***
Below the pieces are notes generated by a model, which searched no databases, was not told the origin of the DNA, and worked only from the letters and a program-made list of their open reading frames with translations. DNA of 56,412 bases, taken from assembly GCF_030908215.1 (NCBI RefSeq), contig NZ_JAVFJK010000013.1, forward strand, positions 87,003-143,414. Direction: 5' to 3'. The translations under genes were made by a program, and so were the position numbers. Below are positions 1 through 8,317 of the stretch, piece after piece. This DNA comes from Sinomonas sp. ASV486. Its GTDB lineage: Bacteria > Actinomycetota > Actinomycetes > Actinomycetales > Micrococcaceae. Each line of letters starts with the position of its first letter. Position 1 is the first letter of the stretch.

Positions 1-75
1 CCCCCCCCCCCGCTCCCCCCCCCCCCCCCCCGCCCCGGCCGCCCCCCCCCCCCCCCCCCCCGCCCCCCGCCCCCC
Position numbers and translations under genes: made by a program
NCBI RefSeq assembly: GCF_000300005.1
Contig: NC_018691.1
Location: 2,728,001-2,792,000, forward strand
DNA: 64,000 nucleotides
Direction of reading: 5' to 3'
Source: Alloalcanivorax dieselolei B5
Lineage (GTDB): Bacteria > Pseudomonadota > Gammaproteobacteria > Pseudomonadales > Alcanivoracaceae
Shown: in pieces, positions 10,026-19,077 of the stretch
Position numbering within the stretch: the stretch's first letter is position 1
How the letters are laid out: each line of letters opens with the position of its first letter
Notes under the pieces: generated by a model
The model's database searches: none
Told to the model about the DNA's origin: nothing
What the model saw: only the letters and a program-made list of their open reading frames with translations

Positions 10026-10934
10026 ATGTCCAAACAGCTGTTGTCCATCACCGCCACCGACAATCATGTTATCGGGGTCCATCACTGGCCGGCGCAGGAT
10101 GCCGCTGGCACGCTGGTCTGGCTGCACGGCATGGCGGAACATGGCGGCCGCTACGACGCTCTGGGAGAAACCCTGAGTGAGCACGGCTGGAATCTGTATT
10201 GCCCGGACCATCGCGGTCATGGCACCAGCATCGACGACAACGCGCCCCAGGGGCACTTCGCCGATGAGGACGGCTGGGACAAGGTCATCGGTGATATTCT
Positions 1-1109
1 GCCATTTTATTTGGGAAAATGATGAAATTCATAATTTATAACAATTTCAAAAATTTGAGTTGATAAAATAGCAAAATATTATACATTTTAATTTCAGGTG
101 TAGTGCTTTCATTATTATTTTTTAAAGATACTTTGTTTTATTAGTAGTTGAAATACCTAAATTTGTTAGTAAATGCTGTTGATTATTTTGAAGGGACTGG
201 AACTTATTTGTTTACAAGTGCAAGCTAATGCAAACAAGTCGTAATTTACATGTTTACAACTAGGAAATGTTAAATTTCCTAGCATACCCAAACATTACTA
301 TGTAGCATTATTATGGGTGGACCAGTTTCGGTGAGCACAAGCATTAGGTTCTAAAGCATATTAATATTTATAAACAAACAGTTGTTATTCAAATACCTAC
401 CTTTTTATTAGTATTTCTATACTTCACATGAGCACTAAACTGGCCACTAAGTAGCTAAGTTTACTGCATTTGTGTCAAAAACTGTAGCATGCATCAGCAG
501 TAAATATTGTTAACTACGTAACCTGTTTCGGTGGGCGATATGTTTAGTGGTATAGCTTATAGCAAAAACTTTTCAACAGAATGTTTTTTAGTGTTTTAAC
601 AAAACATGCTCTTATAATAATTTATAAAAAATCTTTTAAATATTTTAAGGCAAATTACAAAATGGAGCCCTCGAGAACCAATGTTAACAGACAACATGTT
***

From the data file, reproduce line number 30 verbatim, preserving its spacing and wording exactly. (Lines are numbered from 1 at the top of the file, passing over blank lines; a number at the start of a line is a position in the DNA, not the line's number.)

601 AAAACATGCTCTTATAATAATTTATAAAAAATCTTTTAAATATTTTAAGGCAAATTACAAAATGGAGCCCTCGAGAACCAATGTTAACAGACAACATGTT